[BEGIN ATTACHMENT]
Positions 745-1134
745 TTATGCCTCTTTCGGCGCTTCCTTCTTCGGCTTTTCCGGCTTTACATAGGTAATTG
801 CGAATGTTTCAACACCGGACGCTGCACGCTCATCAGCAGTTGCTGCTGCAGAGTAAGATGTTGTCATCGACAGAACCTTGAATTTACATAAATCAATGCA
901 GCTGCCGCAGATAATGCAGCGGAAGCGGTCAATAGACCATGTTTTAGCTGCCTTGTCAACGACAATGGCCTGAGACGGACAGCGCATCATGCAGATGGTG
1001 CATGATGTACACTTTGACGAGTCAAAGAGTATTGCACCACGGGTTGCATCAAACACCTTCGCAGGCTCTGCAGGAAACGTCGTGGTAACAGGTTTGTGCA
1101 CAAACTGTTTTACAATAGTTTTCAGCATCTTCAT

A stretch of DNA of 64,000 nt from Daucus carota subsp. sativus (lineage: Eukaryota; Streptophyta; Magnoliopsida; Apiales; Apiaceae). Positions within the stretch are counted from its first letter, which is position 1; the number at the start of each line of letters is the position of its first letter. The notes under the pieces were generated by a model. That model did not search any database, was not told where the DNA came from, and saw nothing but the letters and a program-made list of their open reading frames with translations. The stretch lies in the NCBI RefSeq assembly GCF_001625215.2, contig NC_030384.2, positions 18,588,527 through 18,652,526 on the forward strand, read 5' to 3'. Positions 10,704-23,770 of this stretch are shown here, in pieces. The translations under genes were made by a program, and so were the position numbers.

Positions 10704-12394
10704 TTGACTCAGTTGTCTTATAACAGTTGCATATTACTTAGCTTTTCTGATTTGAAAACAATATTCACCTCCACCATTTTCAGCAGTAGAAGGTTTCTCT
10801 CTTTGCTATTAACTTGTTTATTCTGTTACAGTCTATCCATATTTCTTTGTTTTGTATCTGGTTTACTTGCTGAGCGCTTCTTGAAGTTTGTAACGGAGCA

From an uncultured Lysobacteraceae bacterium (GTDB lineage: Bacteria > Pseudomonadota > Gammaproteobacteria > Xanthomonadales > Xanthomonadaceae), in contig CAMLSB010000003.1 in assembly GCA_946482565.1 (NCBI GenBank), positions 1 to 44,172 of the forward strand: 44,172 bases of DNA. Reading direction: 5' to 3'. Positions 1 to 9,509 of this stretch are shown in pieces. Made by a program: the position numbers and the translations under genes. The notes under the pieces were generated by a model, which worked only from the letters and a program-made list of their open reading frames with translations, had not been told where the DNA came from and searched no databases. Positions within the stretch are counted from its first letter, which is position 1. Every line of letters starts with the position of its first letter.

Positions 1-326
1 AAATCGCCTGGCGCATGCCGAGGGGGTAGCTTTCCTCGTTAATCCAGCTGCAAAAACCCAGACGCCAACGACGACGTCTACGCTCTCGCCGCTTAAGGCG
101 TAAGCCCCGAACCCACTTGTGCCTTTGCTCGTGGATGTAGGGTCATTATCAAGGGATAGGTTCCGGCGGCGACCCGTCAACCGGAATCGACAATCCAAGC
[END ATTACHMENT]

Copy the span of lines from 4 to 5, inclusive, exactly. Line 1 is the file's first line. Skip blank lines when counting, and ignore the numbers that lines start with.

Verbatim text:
901 GCTGCCGCAGATAATGCAGCGGAAGCGGTCAATAGACCATGTTTTAGCTGCCTTGTCAACGACAATGGCCTGAGACGGACAGCGCATCATGCAGATGGTG
1001 CATGATGTACACTTTGACGAGTCAAAGAGTATTGCACCACGGGTTGCATCAAACACCTTCGCAGGCTCTGCAGGAAACGTCGTGGTAACAGGTTTGTGCA